Location-based apps' next frontier: Indoors

augmented reality apps
Derek Walter

It's a recent Saturday and I'm searching for Spider-Man -- the comics version -- at the Harvard Book Store in Cambridge, Mass. Entering the busy shop across the street from the famous university, one must shuffle carefully through the entrance to avoid bumping into other shoppers.

This retail space also is crowded visually -- displays confront a consumer from every direction -- and it's not immediately clear where the comic books are. Rather than asking for help at the information desk, I take out my iPhone 5C, open an app called AisleConnect and log in. Tapping letters into a search box in the "shop" section of the app returns several titles featuring Peter Parker. Touching "location" on the app shows a map of the store's layout, with highlighted areas indicating the shelves that house the remainders. Sure enough, in the store's basement stacks, there is Spidey among the superheroes in print.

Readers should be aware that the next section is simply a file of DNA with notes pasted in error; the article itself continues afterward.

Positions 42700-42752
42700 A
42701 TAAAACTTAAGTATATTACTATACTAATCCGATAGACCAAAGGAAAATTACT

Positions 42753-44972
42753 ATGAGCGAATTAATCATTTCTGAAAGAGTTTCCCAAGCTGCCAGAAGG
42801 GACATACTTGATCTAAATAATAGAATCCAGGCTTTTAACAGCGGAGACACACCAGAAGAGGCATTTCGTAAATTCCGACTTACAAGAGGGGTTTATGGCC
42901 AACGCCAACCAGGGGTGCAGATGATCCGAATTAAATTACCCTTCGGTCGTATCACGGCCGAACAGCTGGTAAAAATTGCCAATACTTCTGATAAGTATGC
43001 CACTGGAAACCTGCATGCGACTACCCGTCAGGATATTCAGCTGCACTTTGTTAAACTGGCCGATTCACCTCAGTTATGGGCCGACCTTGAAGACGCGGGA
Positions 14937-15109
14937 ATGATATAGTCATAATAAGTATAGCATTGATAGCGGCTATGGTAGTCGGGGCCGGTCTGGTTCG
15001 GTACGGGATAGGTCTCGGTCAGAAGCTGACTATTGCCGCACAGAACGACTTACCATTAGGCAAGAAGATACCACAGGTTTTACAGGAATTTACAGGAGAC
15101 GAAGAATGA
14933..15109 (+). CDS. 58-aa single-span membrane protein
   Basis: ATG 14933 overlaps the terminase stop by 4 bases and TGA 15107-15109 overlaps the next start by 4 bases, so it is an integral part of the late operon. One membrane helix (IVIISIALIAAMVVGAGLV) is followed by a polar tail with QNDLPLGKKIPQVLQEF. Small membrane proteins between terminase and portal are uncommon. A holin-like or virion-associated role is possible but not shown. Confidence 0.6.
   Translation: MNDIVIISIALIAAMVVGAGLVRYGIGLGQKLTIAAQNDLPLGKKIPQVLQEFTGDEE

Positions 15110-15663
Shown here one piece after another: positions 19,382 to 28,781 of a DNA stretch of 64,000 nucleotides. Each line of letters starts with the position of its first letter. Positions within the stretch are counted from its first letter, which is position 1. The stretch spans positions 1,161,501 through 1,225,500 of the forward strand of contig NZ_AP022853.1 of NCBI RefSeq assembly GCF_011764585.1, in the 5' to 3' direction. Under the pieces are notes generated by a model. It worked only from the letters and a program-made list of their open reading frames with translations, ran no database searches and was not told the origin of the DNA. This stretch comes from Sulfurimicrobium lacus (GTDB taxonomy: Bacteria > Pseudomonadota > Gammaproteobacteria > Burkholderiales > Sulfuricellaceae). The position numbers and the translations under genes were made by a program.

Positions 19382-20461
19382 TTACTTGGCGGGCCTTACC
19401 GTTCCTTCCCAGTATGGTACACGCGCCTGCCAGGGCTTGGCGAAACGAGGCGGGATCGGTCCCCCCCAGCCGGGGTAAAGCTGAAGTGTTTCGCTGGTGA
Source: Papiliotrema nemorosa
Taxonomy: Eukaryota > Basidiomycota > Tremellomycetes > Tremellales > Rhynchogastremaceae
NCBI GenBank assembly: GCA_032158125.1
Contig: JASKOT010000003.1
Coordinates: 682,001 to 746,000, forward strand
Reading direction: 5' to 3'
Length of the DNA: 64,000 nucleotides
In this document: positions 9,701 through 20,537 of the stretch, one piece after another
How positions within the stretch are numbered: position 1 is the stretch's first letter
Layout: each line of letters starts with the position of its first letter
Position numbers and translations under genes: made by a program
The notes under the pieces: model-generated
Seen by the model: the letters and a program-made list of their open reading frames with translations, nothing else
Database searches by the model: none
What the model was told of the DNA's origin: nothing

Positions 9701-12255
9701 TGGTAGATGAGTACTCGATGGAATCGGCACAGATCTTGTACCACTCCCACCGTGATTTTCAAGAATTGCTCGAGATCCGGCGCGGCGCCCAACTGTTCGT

As a straightforward exercise, this on-site search illustrates a marriage of mobile technologies -- the smartphone, the telecommunications network, the app developer's interface -- with a retailer's IT systems, including updated inventory data, mapped to the store's layout. It's also one part of a much bigger picture.

The ubiquity of smartphones and end-users' familiarity with mapping apps has made finding one's way by car or public transit and on foot a common occurrence. But systems that help us find our way and interact with items indoors, and within defined campus boundaries -- places like colleges, convention centers, medical areas, sports stadiums, shopping malls and airports -- are entering a growth phase.

ABI Research estimates that 30,000 sites installed indoor location projects in 2014, across a range of industries. The firm says these systems will continue to spread and, by 2018, some 800 million smartphone users will be toting applications that interact with indoor location data. Experts cite the widespread installation of cellular and Wi-Fi networks, emerging wireless technologies like Bluetooth Low Energy (BLE) and the availability of low-cost sensors as factors that will help these applications proliferate.

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